"A referendum would be held if the MEDC received written requests for a referendum within 40 days after mailing of the notice from owners representing at least 40 percent of the total number of owners or at least 40 percent of the total number of rooms. In a referendum, each owner would have one vote per room. A majority of votes actually cast would determine whether or not an assessment went into effect.
"Subsequent Referendums. At any time three years or more after an assessment took effect, and upon the written request of owners as before, the bureau would have to conduct a referendum on whether the assessment should be discontinued. If a majority voted to discontinue the assessment, it would be discontinued on the first day of the month following 90 days after certification of the results. Passage of a resolution discontinuing an assessment
would not prevent a bureau from proposing a new marketing program during or after the 90-day period. If the resolution to discontinue the assessment was not adopted, another referendum could not be held for two years.
"Marketing Program. A marketing program could include all or any of the following: (1) advertising, marketing, and promotional programs to encourage regional convention business and tourism; (2) assisting transient facilities to promote business and tourism; (3) acquiring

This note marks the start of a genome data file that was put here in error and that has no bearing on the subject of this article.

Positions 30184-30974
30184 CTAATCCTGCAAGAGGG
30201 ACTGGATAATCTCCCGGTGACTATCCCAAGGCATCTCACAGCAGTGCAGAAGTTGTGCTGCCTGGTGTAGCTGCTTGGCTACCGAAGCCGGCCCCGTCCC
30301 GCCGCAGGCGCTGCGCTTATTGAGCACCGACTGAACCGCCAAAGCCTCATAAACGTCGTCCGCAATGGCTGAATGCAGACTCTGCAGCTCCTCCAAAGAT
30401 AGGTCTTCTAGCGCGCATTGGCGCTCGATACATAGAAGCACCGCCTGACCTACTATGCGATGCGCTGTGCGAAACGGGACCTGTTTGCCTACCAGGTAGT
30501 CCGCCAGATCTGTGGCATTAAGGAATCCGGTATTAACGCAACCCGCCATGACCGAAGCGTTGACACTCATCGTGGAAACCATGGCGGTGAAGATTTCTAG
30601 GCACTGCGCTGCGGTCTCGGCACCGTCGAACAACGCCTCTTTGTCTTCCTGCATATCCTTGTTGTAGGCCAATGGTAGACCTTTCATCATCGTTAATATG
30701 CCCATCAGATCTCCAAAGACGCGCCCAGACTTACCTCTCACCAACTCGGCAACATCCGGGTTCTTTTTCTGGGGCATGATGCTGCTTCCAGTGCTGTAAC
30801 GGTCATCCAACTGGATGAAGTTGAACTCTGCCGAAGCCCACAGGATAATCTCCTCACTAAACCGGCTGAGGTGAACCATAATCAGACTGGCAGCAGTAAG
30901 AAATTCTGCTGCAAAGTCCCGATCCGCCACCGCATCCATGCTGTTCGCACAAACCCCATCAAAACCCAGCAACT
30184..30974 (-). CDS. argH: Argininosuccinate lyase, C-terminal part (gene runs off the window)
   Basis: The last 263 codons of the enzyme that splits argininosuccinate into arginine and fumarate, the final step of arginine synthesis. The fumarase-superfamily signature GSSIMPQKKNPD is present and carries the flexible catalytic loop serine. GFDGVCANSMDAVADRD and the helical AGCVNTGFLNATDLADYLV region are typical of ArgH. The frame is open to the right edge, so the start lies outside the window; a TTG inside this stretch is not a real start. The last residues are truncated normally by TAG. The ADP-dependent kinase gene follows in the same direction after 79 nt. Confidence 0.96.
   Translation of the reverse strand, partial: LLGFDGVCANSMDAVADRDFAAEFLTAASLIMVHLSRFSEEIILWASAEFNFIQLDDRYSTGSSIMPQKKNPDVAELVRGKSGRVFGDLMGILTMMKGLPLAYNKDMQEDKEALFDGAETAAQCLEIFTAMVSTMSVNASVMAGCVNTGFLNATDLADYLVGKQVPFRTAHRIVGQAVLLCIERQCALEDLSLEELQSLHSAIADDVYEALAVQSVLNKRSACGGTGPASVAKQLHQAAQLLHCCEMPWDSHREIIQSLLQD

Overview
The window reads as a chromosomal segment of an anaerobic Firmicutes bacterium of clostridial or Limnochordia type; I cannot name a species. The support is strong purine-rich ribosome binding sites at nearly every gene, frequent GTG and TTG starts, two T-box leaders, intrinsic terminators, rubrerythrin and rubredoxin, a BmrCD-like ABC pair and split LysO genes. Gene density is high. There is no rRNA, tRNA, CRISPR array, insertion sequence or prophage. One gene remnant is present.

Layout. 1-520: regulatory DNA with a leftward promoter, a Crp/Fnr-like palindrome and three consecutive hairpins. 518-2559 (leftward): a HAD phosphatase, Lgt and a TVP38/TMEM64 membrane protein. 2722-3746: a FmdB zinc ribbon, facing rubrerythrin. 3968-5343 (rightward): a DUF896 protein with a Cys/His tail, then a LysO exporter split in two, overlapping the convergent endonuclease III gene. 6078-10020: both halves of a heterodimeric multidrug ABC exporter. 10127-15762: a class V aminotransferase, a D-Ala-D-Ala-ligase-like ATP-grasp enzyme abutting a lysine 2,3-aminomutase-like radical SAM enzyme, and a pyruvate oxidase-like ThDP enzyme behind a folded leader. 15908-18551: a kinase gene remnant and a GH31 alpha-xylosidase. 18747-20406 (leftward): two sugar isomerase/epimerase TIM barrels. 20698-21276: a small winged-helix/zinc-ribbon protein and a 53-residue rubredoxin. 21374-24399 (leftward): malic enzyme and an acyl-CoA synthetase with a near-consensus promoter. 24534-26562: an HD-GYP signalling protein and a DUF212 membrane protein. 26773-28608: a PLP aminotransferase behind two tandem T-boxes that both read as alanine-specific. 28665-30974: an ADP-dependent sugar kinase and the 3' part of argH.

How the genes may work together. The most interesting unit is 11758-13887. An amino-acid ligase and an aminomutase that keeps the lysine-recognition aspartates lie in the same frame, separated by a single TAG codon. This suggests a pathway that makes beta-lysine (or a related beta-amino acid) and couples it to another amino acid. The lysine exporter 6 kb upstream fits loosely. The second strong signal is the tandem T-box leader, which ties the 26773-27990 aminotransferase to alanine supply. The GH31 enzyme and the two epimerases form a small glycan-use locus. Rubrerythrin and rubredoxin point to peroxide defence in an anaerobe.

personal property; (4) hiring and paying personnel; (5) contracting with others to carry out program activities; and (6) undertaking research to encourage business and tourism.
"Financial statements of the bureau would have to be audited at least annually by a certified public accountant, and a copy of the audited statements would have to be mailed to each owner not more than 150 days after the close of the bureau's fiscal year. The financial statements would have to include a statement of all assessment revenues received during the fiscal year and be accompanied by a detailed report, certified by the chief operating officer of the bureau, describing marketing programs. Copies of the audited financial statements and the certified report would have to be mailed to the MEDC director.
"This bill would have no fiscal impact on the revenue of the state or local units of government because the assessments authorized become the property of the private, non-profit corporation promoting convention and tourism business. MEDC may realize a negative,
albeit negligible, fiscal impact due to their specified administrative requirements under the provisions of the bill."
Dave Rogers is a former editorial writer for the Bay City Times and a widely read,
respected journalist/writer in and around Bay City.
(Contact Dave Via Email at email@example.com)